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Table of Contents

List of Figures and Tablesxiii
The Changing Environment of Tobacco2
Recurring Themes4
2.Beginnings: The Nonsmokers' Rights Movement7
The Berkeley Ordinance9
Proposition 59
The Tobacco Industry Joins the Battle11
The $43 Million Claim14
The Postmortem16
Proposition 1018
Going Local21
The San Francisco Ordinance22
The Tobacco Industry's Counterattack23
Tobacco Control Advocates Mobilize25
The Proposition P Campaign26
Lessons from the Proposition P Campaign29
3.Proposition 99 Emerges33
The Idea34
The Coalition for a Healthy California35
The Legislative Effort39
The CMA and the Tobacco Industry46
The Napkin Deal47
4.Beating the Tobacco Industry at the Polls50
Locking in Money for Prevention50
Organizing the Campaign52
The Industry Campaign54
Getting the Medical Providers to Buy In55
Collecting the Signatures57
Launching the Election Campaign60
Putting the Issue before the Voters64
The CMA's Quiet Withdrawal66
The Fake Cop Fiasco68
Reflections on the Industry's Defeat73
5.Moving to the Legislature76
The Tobacco Industry's Pricing Strategy77
Conflicting Views of Health Education79
A Hostile Legislative Environment82
California's Fiscal Problems84
Down the Legislative Path85
The Coalition's Disintegration86
The Governor's Budget90
The Tobacco Industry's Legislative Strategies93
6.Proposition 99's First Implementing Legislation97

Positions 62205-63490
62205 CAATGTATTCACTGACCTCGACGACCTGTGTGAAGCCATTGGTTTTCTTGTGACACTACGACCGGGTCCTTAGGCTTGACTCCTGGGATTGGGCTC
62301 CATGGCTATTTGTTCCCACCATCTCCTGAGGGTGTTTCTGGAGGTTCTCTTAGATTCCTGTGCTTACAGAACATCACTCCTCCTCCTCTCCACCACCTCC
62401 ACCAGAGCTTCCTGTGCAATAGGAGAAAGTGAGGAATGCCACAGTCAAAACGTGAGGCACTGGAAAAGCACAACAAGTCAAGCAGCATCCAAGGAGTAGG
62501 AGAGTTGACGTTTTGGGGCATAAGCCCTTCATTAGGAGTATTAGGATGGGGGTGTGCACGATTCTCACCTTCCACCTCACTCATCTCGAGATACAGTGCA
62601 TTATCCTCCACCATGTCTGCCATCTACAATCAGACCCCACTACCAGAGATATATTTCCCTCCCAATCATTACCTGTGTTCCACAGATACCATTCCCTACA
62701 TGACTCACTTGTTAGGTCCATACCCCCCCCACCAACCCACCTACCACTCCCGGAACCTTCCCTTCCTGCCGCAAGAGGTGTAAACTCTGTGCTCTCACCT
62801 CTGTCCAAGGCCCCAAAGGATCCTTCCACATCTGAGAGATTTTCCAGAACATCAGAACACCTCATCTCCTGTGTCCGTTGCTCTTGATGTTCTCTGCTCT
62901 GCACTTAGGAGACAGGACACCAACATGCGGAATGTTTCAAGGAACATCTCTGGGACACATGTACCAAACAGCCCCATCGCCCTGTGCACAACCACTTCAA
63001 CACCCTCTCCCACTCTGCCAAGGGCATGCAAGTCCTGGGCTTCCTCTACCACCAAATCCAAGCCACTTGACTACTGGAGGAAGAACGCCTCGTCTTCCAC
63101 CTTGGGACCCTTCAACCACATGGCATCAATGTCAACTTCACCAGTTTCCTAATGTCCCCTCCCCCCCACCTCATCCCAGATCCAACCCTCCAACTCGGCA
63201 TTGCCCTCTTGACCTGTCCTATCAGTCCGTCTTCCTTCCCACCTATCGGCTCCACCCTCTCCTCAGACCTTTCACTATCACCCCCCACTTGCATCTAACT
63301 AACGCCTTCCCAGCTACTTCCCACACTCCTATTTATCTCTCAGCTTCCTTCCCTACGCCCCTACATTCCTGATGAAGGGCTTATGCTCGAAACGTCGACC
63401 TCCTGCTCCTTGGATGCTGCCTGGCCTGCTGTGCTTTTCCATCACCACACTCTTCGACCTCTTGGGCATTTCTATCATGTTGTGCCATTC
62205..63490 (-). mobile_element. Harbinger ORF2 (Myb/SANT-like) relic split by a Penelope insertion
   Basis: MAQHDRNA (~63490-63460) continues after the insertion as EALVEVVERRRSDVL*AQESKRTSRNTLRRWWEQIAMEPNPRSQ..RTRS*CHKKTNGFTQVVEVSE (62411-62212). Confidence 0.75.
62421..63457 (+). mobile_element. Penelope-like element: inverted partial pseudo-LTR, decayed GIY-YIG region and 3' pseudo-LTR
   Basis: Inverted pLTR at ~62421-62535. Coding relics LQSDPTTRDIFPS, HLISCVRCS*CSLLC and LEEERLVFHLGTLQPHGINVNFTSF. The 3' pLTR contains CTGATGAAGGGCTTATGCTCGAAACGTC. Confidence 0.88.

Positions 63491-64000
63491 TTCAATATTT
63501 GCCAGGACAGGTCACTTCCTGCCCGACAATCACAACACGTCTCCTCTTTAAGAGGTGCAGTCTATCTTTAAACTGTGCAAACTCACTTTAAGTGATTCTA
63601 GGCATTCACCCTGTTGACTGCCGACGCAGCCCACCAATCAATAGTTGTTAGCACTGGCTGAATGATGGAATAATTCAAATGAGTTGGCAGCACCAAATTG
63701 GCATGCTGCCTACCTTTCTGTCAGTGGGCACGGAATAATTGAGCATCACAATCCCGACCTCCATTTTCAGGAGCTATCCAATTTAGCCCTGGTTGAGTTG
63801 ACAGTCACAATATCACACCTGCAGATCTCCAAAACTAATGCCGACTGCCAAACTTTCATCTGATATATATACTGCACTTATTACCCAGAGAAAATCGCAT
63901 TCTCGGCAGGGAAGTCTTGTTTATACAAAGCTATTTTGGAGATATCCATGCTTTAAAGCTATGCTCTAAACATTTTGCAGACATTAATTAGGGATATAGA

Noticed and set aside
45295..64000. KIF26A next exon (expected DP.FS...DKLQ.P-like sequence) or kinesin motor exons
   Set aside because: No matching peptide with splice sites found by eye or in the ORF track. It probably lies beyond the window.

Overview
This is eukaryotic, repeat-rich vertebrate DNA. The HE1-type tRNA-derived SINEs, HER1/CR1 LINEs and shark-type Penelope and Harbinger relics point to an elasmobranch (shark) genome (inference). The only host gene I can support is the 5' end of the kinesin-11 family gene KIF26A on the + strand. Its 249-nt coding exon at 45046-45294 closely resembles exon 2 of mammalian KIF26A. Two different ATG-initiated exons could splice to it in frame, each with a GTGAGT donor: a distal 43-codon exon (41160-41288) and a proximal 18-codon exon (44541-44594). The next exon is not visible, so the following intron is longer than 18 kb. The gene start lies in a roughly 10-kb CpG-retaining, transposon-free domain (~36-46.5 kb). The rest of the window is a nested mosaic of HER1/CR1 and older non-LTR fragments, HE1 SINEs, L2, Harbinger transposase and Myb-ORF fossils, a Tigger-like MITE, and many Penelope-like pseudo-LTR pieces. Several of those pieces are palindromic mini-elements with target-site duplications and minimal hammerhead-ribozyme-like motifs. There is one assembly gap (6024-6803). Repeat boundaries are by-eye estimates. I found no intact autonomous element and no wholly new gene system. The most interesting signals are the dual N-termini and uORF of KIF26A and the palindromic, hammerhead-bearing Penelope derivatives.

The Voluntary Health Agencies' Legislation97
Other Significant Tobacco Education Legislation100
The Child Health and Disability Prevention Program102
Negotiations and Agreements103
Project 90108
The Battle over the Media Campaign112
The Research Account114
The Outcome115
7.Implementing the Tobacco Control Program120
Two Different Models121
Leadership at DHS124
The Media Campaign126
The Local Lead Agencies130
Encouraging Diversity133
The Schools: A Different Approach137
Early Leadership Problems141
Monitoring and Accountability142
Formalizing Noncooperation between DHS and the Schools143
8.The Tobacco Industry's Response147
The Industry and the Media Campaign147
"It's the Law"153
The Industry and the Schools154
9.The Battle over Local Tobacco Control Ordinances157
Beverly Hills159
The Escalating Fight over Local Ordinances166
Long Beach170
Placer County172
The Sacramento Battle over Measure G174
The Tobacco Industry's Plan: "California's Negative Environment"176
The Tobacco Industry and the California Public Records Act177
10.Continued Erosion of the Health Education Account: 1990-1994182
Early Postures184
The CMA Position185
Governor Wilson's Budget Cuts188
The Tobacco Industry's Strategy189
The Final Negotiations190
AB 99 Emerges192